Because we are an educational institution, we often imagine that performance issues are a matter of training. If only we could get our training right then our performances would be perfected. However, this is an incomplete truth and an error sometimes encountered in supervisors thinking about employee performance. A performance deficiency might result from incomplete knowledge, a skill deficiency, or a managerial deficiency: motivational problem, organizational problem, equipment problem, or a policy problem (here I am drawing heavily from Robert Mager’s analysis of performance problems).
Turning my attention to another aspect of managing a service desk, that is key performance indicators. This something we have not examined in the past, at least, with any consistency or thoroughness. Jeff Rumburg and Eric Zbikowsky in their white paper “The Seven Most Important Performance Indicators for the Service Desk’ identify: cost, quality, productivity, agent, service level and call handling as their priorities.
All of this boils down to a single element of quality, which is first contact resolution rate, as the single most important service desk metric to focus on for improvement.
The Colby College Libraries consists of three on campus facilities, Miller library the main library whose collection and services focuses on humanities and social sciences, Bixler Art and Music library whose collection and services focus on art, music and performing arts, our Science library whose collection and services focus on science, math and their related interdisciplinary studies. Our final facility is an on campus storage facility that provides for more than forty years of collection growth. Miller library has just under gone a two-year renovation, alas a highly controversial renovation. Three years ago, we engaged a consultant and entered into a process of organizational re-design, two years prior to that, we engaged a consultant and underwent a strategic planning process both of these processes were successful (based on a variety of measures) and have moved the organization forward. However, the controversy surrounding our physical renovation has seriously damaged our reputation with all college constituents, students, faculty, administration, and alumina.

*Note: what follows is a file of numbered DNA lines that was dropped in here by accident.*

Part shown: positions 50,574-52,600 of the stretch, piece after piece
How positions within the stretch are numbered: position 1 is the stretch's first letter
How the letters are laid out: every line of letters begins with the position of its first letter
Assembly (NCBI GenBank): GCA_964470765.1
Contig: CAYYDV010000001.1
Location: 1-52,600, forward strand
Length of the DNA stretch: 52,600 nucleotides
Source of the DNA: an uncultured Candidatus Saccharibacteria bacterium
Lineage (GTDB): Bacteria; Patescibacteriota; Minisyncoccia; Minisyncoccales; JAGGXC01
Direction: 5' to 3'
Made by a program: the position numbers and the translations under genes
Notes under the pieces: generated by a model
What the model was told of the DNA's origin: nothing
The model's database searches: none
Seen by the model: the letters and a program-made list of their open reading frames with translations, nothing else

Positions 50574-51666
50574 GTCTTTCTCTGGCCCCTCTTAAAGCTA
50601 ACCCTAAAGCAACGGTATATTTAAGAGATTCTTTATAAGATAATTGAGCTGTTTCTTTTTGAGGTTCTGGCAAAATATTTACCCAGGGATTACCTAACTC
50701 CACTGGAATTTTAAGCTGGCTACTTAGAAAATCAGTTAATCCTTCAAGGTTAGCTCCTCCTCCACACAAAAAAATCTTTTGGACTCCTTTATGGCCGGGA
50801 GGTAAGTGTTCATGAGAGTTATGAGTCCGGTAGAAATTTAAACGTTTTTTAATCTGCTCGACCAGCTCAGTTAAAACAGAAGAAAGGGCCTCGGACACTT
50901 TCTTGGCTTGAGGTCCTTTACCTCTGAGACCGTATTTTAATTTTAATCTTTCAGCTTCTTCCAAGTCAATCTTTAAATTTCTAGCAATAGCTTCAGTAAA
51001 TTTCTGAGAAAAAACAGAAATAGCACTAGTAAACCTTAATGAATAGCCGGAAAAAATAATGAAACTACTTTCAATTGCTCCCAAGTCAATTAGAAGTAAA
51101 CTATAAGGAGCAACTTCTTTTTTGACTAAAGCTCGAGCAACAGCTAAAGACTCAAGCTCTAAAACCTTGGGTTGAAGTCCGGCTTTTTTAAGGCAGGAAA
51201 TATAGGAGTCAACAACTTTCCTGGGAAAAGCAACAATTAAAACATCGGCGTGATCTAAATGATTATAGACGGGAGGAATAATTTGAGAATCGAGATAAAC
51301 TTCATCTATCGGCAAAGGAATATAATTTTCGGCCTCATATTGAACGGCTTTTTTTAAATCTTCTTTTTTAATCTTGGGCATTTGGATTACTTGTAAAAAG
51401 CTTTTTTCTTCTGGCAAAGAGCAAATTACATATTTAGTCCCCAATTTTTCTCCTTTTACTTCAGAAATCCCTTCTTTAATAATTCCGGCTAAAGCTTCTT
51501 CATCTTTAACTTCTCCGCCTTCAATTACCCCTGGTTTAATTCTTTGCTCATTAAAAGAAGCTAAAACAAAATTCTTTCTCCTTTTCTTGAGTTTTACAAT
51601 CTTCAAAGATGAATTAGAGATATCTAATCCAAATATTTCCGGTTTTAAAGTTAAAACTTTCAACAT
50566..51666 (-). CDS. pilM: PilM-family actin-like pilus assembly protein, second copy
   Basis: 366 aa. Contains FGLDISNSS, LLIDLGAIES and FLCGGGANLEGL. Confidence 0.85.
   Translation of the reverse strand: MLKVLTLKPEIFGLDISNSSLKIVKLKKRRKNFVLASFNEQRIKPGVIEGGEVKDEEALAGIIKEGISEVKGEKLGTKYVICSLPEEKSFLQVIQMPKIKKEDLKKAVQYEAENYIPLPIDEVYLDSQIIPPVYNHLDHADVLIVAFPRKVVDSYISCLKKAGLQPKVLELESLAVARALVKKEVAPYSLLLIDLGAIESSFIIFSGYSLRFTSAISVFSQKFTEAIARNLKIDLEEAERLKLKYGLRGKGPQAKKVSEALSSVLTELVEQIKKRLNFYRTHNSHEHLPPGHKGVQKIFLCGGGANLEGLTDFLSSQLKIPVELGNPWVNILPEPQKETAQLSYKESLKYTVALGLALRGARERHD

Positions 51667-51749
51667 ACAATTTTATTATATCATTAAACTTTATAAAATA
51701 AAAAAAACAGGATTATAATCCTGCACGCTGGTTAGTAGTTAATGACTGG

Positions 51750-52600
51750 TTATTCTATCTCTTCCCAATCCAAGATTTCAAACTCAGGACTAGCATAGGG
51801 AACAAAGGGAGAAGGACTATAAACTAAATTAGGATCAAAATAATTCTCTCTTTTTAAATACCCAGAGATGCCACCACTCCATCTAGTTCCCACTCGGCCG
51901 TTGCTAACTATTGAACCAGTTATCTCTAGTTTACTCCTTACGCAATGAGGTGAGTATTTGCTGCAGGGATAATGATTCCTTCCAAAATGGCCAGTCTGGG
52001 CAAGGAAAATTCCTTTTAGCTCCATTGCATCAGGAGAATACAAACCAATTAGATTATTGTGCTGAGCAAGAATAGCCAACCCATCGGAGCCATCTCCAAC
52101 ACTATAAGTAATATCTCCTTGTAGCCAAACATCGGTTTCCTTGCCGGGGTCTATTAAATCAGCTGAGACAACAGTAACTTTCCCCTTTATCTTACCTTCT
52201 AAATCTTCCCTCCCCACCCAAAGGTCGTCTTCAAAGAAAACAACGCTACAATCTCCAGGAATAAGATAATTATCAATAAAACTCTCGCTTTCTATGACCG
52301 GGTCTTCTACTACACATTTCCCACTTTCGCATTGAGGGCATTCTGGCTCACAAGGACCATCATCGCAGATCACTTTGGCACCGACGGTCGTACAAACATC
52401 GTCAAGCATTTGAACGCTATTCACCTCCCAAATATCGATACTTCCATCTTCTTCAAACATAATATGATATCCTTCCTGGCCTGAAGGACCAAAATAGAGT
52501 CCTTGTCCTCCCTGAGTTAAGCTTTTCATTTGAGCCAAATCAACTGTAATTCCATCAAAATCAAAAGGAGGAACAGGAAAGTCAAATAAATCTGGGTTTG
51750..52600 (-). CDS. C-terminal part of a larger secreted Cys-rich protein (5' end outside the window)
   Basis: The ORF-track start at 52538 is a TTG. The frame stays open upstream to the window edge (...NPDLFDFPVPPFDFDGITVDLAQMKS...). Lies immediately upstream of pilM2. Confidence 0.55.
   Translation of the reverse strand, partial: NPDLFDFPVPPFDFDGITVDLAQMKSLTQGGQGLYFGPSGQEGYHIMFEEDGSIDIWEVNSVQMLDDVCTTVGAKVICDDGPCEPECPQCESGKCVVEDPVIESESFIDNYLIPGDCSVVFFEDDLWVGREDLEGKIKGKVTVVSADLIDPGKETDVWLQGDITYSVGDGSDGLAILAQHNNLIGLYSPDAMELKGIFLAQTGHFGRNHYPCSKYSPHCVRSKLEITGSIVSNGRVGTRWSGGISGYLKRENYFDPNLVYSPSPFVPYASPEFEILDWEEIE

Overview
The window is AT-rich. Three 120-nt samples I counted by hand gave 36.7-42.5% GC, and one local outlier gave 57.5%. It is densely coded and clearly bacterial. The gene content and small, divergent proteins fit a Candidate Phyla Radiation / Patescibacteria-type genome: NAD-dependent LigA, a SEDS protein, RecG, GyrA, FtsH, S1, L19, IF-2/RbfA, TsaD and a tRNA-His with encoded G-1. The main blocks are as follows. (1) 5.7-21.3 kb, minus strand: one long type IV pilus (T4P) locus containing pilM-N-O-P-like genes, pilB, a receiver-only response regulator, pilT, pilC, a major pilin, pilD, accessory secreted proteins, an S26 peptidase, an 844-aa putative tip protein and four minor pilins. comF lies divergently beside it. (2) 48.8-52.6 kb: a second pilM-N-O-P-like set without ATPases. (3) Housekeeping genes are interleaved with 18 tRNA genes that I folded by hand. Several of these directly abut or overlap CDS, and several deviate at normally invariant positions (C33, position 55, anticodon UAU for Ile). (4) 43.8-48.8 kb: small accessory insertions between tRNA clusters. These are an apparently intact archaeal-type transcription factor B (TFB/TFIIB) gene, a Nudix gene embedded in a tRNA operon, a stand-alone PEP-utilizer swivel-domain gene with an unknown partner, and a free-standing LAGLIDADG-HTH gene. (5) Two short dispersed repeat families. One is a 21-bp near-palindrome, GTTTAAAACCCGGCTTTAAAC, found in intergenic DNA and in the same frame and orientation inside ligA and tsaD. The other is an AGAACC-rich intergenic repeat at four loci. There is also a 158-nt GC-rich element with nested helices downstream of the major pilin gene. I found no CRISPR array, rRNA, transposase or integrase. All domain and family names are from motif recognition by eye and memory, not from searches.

As our student, employees working at our service desk are our primary source of first contact resolution, whether for customer service, building or campus directional assistance, technology assistance, or primary research assistance we are acutely aware of their performance and our need to for excellence in their performance.
Just some Maine fall colors, since we are sharing.